Choosing the right editor Intro: My editor history Here are my "credentials". You know, establishing why you should be reading this at all. When it comes to editors, I've honestly fumbled around quite a bit in the past fifteen years or so. I had not encountered an editor until some dude taught my Comp Sci 6/9 class and straight-up went to the GNU webpage and downloaded emacs for Windows. That looked really badass.
Part of being a professional programmer is learning new languages (seriously — past a certain point, you should be fluent in a couple of languages, but that's another blog post), and part of being a good programmer is being effective at doing so. The very first step in learning a new language is being able to write some code with it. Further steps usually involve mastering the syntax as well as whatever new paradigms the language may throw at you, BUT!
I just found a great example of the variability of the need of creating maintainable code. Somewhere around 2006, I created a script that posts to the Livejournal community daily_tao a new chapter of the Tao Te Ching every day. Today in 2016, I had a need to look for the script, the second time in maybe the last eight years that I had to look at it. I temporarily wasn't sure of where that script was.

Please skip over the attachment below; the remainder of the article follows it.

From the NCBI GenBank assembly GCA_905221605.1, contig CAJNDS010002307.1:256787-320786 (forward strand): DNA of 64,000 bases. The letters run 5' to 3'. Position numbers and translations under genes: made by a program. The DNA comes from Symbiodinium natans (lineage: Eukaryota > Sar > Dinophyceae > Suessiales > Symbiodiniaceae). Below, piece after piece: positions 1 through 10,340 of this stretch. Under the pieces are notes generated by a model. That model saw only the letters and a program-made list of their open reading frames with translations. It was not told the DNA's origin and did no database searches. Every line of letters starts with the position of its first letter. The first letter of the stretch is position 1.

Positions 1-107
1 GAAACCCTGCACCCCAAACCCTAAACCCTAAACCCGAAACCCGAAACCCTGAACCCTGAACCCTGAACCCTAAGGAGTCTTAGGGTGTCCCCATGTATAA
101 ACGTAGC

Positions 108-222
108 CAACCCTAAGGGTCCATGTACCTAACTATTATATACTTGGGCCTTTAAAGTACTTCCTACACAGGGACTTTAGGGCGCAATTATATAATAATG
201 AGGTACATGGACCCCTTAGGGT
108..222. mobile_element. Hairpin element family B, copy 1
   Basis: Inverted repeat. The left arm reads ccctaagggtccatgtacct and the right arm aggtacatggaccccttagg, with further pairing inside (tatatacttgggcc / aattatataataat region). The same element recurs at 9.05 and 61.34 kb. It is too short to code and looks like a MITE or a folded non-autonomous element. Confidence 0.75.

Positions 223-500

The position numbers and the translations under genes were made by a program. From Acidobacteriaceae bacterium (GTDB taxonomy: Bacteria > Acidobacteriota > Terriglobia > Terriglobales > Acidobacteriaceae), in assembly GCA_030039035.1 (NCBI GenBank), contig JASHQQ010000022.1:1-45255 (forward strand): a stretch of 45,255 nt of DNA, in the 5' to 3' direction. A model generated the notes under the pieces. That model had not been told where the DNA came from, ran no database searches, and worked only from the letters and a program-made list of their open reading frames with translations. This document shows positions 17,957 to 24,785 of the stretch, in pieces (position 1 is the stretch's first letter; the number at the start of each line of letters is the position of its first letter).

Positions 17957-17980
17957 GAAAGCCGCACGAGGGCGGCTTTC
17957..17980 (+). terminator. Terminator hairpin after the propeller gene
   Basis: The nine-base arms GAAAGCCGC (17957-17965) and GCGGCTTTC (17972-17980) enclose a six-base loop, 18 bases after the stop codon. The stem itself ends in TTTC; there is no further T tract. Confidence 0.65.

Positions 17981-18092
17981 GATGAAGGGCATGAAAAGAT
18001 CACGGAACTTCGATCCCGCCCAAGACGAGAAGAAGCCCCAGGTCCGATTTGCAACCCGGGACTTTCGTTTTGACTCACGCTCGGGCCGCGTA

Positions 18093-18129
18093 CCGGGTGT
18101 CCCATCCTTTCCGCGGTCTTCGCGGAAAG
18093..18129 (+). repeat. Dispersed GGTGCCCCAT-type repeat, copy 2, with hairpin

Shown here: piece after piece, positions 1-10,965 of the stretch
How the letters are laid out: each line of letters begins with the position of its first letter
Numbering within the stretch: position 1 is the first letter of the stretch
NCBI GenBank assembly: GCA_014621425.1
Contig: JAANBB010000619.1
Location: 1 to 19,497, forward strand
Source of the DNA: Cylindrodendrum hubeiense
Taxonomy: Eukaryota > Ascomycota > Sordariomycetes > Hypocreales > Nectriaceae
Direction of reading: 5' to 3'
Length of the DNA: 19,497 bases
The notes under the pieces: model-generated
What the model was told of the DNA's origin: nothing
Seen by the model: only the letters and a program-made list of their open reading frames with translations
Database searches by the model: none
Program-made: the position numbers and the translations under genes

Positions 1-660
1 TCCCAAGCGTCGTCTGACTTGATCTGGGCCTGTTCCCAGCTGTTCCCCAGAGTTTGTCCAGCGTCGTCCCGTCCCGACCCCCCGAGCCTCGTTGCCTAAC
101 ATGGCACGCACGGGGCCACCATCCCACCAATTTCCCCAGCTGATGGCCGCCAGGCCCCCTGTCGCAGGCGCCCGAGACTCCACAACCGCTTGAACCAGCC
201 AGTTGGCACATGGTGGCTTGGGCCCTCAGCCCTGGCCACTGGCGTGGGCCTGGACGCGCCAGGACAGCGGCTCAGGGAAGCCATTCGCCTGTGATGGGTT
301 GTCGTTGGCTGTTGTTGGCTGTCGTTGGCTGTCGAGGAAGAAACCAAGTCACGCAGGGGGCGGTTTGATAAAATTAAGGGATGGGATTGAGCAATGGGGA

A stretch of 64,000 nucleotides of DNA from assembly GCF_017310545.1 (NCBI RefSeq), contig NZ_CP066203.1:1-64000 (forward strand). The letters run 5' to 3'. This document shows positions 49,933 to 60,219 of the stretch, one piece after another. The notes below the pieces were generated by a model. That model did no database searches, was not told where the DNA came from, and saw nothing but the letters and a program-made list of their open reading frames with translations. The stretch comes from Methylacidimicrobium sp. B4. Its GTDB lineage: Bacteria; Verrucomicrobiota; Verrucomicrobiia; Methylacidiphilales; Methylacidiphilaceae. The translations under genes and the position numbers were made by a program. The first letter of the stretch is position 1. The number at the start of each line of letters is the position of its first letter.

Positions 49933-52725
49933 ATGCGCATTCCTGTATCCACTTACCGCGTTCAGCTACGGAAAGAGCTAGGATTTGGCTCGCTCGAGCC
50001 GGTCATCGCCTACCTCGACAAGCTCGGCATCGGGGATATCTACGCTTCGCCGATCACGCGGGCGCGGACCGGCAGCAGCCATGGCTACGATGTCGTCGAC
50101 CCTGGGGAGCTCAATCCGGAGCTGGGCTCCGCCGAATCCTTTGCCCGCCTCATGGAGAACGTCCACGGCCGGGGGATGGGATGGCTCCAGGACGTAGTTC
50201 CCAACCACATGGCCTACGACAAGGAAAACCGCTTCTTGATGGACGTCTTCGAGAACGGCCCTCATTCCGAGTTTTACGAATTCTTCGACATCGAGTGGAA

The value of a rapid test suite Developers and codebases The bare minimum required of a developer is "make this change without breaking anything else in the code", and if you've been around software development for any period of time, you know that's harder than it seems. Most of the time that a developer spends on any given codebase is spent on an existing codebase, adding new features on top of existing code.
Elixir, because: I think of Elixir as an idea whose time has come; or rather, a great gathering of ideas. Erlang has solved the problem of distributed computing (and therefore, of concurrency) decades ago, and now concurrency is a very desirable tool, as the amount of data we crunch regularly has increased exponentially. TDD has brought a more functional approach to a lot code, and that is the paradigm Elixir espouses.